Madmen Rule You: the DEA and the legal logic of permanent cannabis prohibition (It’s insane to try to ban a plant) (© Noah Potter, 2012. Originally published at psychedeliclaw.com on April 19, 2012) The author gratefully acknowledges the conceptual clarity provided by Buford Terrell, who, by identifying Grinspoon v DEA and Gonzales v Oregon, made this article possible. […]
After writing the original version of the text later published as Madmen Rule You, the subject matter crystallized further in my mind. Cannabis prohibition is a question of an evidentiary standard. The DEA rejects “anecdotal evidence,” i.e. reports by patients that they experience relief, as evidence that there is a medical use for cannabis. In[…]
Following, after a brief introduction, are two comments on the D. C. Circuit Court of Appeals ruling last week in the proceeding captioned Americans for Safe Access v. Drug Enforcement Administration. In its decision the DC Circuit denied a petition by a coalition of drug law reform activists seeking to overturn the DEA’s July 2011[…]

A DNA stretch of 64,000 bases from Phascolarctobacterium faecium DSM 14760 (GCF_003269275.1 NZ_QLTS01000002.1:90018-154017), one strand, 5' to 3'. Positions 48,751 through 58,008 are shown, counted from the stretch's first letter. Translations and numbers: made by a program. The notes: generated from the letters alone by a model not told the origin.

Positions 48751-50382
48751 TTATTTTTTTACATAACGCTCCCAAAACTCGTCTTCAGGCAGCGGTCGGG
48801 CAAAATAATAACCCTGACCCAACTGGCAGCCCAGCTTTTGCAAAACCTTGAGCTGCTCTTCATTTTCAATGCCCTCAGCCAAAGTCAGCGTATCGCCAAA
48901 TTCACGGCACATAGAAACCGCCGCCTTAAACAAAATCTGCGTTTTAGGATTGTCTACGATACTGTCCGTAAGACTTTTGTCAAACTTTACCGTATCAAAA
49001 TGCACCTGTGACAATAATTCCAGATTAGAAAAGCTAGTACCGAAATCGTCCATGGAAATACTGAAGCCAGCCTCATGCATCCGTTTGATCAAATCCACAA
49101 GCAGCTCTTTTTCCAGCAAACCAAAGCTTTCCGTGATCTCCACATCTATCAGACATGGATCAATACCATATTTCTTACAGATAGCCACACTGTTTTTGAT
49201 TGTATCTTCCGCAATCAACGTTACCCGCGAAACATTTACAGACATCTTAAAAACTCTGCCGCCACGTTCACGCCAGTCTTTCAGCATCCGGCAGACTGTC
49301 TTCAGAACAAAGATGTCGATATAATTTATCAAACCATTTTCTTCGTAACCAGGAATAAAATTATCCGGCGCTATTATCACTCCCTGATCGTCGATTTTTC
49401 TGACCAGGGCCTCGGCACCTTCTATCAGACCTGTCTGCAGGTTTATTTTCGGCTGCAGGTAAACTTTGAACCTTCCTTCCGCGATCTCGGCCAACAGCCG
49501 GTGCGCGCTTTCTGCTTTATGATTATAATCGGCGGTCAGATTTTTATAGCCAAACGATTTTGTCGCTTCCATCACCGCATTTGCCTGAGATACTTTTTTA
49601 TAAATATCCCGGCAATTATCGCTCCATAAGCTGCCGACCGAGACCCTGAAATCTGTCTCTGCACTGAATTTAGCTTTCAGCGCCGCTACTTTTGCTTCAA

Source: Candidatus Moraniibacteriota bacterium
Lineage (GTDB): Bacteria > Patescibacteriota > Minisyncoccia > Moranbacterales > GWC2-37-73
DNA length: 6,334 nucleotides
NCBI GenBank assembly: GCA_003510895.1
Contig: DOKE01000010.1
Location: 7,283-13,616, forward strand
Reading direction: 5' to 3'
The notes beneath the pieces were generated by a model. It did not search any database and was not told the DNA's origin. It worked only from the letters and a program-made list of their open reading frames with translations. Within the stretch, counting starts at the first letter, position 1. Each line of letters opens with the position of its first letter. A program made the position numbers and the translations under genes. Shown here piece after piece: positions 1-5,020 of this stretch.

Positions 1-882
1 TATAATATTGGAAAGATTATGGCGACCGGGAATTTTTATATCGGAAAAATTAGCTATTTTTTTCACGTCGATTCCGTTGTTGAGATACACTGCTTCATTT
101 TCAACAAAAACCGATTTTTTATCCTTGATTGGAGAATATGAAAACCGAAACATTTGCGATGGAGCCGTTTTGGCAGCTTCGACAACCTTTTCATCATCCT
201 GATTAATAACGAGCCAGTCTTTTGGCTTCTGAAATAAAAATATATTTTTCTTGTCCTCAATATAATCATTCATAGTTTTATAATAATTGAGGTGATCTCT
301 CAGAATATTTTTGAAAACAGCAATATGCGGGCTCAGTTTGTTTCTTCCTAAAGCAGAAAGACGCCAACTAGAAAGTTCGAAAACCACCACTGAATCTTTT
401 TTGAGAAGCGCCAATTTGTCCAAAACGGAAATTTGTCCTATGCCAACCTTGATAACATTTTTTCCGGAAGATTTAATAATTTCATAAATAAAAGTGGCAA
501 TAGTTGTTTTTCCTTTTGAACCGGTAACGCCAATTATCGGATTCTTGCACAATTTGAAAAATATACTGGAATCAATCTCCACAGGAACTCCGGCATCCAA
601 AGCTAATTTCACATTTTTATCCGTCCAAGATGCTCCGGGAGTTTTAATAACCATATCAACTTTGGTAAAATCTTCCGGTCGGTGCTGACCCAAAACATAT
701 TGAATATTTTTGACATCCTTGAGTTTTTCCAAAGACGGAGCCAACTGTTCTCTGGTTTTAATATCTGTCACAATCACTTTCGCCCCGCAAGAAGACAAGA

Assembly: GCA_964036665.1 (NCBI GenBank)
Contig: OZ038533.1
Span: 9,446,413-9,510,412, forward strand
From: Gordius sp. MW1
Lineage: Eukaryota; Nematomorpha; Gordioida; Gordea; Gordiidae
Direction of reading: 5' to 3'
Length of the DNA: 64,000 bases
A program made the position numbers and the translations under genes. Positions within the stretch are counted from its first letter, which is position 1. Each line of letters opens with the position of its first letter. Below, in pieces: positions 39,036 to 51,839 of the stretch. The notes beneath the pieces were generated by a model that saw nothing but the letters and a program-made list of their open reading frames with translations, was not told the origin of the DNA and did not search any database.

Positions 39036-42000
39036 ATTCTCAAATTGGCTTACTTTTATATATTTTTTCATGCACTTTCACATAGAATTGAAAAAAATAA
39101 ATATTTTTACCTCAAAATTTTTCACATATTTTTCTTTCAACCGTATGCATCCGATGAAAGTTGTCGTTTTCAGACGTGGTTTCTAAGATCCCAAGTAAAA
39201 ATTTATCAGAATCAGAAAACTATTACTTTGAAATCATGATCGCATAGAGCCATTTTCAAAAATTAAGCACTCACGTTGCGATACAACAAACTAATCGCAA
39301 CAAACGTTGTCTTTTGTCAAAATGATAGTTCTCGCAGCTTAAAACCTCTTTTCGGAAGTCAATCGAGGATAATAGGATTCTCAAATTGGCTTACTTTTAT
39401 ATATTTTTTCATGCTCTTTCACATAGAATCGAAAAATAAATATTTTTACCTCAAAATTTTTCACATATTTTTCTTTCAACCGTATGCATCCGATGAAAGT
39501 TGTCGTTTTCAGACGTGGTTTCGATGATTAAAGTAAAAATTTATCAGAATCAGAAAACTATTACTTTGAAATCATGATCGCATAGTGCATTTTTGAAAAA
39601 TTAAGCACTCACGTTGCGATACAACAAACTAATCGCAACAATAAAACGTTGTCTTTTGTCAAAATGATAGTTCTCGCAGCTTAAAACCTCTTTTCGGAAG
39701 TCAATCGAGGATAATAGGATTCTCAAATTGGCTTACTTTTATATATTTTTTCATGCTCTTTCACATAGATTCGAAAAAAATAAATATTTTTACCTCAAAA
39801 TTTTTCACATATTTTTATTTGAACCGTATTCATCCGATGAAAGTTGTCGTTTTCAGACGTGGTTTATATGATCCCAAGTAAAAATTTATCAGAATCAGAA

The New York City Cannabis Parade & Rally (NYCCPR) is among the longest running marijuana legalization events in the world. What began as a “Smoke-In” in Washington Square Park organized by the Yippies in 1973 has evolved into a three-part Event: A Parade down Broadway, a Rally in Union Square Park and a celebratory After Party, all on the first Saturday in May. […]
A recent op-ed in the Times Union (Albany) demonstrates the essential logic of the camp arrayed against therapeutic uses of psychedelics: society must be protected from the doctors. Keep control over psychedelics in the hands of the police. The op-ed calls for all reasonable men to oppose the proposed medical marijuana law because of the […]
Pleasure, Pain, Physicians and Police: The Law of Controlled Substances and the Practice of Medicine
As the United State of America approached one hundred years of federal drug control, the Committee on Drug and the Law presents a unique and unprecedented examination of the rationale of U.S. drug control policy, the federal statute that governs psychoactive substance from codeine to LSD, and the collateral effects of drug control policy upon the practice of medicine.